Canned artichokes are predicted to be sold at higher levels than last season. In Peru, one major manufacturer has decided to discontinue production of artichokes this coming season due to low profitability of that product. In Spain, the winter crop was affected by the frost that blanketed the growing area in December; raw material prices are higher and tinplate cost rose by about 30%. In recent years, Spain’s exports to the US have been on a decline due to the euro/dollar exchange rate and the 13.8% duty rate imposed on Spanish artichokes made it uncompetitive. Peru and just recently Chile have achieved duty free status. This year, the poor situation in South America has Spain once again competing in certain sizes and quality ranges. Last year, Peru’s exports increase from 28,903 mtons in 2007 to 35,412 in 2008 (exports are expected to drop in 2009). Spain’s exports last year declined from 26,906 mtons in 2007 to 24,495 in 2008.

Industry leaders met in Chile recently to disclose their global 2009 estimates, and the World Processing Tomato Council (WTPC) is predicting a record 40 million mtons of global processing tomato production. The Northern Hemisphere countries are expected to produce 36.8 million mtons, up from 33.6 last year. California production is predicted to grow by 12.5%. China is predicted to grow by 20%. Southern Hemisphere regions are predicted to grow by 11%. While it’s too early to predict pricing, industry leaders say regional shortages in 2008 and growing global demand will keep the price from falling - only time will tell. In the meantime, the stronger dollar has pushed down spot pricing for high-end Italian plum tomatoes imported into the U.S.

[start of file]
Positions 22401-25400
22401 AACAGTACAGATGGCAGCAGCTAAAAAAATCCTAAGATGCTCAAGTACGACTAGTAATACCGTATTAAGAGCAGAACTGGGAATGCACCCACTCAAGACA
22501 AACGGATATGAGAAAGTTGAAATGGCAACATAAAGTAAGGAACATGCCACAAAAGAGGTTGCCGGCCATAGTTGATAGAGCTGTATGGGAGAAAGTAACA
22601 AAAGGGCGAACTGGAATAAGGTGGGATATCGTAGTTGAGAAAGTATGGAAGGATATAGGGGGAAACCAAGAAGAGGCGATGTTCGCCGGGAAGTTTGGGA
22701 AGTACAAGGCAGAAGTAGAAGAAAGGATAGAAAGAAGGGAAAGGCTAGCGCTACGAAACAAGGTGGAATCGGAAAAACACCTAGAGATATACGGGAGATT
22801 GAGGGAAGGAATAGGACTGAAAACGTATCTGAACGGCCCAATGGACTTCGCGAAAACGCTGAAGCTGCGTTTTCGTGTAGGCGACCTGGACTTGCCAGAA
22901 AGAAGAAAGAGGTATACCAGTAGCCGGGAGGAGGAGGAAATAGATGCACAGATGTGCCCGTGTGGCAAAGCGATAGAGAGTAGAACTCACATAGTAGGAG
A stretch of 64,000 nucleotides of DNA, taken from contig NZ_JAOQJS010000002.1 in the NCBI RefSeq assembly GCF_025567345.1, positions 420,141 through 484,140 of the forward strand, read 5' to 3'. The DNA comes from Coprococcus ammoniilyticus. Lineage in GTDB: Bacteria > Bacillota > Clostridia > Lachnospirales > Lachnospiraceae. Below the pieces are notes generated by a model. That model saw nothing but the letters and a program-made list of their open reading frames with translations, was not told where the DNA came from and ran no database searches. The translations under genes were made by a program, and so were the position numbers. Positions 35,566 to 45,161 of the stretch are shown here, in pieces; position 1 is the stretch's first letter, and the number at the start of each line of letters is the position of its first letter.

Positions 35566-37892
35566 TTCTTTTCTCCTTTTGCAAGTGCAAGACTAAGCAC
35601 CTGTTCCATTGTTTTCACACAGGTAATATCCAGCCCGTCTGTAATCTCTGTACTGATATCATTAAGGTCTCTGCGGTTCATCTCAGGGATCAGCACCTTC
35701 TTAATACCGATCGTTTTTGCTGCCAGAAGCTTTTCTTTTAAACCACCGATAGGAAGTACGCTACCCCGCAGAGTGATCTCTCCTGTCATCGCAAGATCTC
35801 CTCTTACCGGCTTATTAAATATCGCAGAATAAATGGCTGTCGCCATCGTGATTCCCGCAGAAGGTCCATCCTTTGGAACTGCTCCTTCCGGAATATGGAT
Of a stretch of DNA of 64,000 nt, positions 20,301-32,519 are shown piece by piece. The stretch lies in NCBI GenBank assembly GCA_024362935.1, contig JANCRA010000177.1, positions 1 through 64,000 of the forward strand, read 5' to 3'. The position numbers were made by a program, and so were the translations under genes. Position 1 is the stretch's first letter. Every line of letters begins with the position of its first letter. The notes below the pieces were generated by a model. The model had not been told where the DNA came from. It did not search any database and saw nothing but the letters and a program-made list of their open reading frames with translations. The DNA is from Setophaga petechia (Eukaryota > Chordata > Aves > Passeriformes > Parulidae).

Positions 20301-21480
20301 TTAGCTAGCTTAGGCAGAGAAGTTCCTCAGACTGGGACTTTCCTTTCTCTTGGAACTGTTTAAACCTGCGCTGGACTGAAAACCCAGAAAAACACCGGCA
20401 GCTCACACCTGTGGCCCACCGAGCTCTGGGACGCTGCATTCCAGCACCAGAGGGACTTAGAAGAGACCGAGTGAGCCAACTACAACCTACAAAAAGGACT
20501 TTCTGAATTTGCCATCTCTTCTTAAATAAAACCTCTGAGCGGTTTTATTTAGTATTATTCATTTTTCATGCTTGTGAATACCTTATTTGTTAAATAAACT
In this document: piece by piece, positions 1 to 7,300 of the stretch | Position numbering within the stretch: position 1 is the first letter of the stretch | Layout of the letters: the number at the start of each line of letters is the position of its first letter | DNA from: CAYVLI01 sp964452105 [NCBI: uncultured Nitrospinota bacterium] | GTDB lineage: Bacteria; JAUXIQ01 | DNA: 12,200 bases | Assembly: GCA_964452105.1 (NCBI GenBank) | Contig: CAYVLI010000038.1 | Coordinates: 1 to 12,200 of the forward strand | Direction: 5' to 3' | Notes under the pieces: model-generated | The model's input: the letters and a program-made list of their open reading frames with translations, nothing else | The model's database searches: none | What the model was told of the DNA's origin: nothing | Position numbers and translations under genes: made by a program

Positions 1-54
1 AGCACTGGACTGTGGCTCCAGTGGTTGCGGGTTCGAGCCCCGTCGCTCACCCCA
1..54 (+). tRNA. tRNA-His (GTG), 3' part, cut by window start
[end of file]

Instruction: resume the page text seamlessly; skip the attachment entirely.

Chinese exports for 2008 rose yet again from 2007, with the USA remaining the largest customer. Chinese peach exports to the U.S. over the past few years have grown from 8,633 mtons in 2004 to 48,552 in 2008. A drought this year in northern and central China is expected to hurt production of peaches and asparagus.

AAO, the agency that tabulates data on production, trade and stocks of table olives in Spain has issued their final report for the 2008/2009 season. As of December 2008, the total production of table olives in Spain between September-December was 475,500 mtons, 13.2% less than last year, with the following results by variety: